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Church Settlement Prompts Overhaul of Child Protection Laws

Nov 17, 2002 | AP

The church abuse settlement in New Hampshire has prompted the state to look at overhauling child endangerment laws, including repealing deadlines for filing charges after sexual assaults on minors.

Senior Assistant Attorney General William Delker says proposals will be designed to make it easier to prosecute cases of sexual assault and expand reporting requirements for alleged abuse.

He said any changes won't affect most of the priest abuse cases being reviewed in New Hampshire because they happened too long ago. However, he said, changes would benefit prosecutors of future cases and any pending cases not covered in this week's settlement with the Diocese of Manchester.

Attorney Peter Hutchins, who represents alleged victims of priest abuse, said the elimination of the statute of limitations would be a major step forward in handling such crimes.

Some victims don't come to terms with the abuse until years or decades after the incidents, he said.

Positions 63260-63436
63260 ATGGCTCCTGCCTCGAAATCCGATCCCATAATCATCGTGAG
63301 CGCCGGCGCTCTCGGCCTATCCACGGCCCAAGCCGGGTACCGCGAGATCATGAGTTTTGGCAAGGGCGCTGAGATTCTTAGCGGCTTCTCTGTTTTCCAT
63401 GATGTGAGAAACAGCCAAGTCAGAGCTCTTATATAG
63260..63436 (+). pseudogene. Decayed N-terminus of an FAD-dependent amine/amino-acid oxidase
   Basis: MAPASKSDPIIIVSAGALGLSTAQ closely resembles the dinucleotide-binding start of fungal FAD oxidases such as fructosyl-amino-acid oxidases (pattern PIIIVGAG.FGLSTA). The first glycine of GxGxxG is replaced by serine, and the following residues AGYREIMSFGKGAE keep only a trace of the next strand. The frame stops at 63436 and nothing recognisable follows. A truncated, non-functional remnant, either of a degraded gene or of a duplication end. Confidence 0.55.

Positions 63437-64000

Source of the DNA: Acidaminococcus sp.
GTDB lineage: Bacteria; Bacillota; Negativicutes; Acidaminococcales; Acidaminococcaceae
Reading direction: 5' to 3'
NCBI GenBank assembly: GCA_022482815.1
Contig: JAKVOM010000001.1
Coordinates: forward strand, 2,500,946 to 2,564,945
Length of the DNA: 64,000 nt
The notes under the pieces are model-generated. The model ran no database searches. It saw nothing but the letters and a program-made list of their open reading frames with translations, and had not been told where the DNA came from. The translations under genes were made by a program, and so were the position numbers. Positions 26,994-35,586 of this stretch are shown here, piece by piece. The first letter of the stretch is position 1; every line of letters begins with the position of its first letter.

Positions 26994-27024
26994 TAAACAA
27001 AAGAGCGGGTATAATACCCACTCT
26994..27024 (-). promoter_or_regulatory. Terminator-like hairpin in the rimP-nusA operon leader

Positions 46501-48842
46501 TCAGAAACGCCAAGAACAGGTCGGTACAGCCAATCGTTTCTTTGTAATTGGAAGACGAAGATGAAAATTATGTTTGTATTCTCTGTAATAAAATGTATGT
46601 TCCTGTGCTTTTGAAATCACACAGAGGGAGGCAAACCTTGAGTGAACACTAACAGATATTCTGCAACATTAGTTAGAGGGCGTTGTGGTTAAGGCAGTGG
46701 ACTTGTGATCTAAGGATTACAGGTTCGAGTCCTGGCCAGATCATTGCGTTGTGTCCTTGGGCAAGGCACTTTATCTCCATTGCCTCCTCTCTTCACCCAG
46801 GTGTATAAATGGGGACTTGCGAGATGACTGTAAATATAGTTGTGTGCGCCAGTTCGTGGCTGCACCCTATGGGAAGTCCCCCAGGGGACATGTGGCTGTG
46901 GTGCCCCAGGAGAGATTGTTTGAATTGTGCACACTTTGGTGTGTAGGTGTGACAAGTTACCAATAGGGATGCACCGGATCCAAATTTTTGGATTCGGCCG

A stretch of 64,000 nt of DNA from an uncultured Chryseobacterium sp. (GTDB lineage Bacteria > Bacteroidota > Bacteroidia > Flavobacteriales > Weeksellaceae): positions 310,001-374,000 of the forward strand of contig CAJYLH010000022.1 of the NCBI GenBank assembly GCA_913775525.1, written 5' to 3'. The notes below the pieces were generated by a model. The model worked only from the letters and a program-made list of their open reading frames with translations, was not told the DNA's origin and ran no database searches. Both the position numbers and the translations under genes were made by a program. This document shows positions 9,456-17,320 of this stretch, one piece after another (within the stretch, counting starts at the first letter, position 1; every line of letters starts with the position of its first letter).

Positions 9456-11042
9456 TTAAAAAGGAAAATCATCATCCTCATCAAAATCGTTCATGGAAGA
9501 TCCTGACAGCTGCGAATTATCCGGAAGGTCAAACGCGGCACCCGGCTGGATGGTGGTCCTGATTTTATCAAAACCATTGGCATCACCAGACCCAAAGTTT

The legislation also would put provisions of the church settlement into state law.

The settlement requires priests and church workers to report suspected abuse to authorities, regardless of whether the alleged victim is still a child or has been identified.

The diocese is also required to cooperate with police and provide all requested information, and alleged abusers will be barred from contact with children.

Delker said legislation is necessary to toughen the charges for such abuse. He said the church's conduct carried the penalty of someone who had tattooed or branded a child, which is a misdemeanor.

Rep. William Knowles, D-Dover, is the prime sponsor of the bill to eliminate the statute of limitations for sexual assaults on minors and improving the child endangerment law. Knowles said the proposed changes in law are not aimed solely at the church. He said they send a message that the state will not condone abuse of any kind.

The legislation may complement a bill to increase criminal penalties against those who failed to report child abuse - a movement that began after the beating death of 21-month-old Kassidy Bortner in 2000.

The failure to report abuse in the Bortner case, said Knowles, should have clearly brought felony charges.

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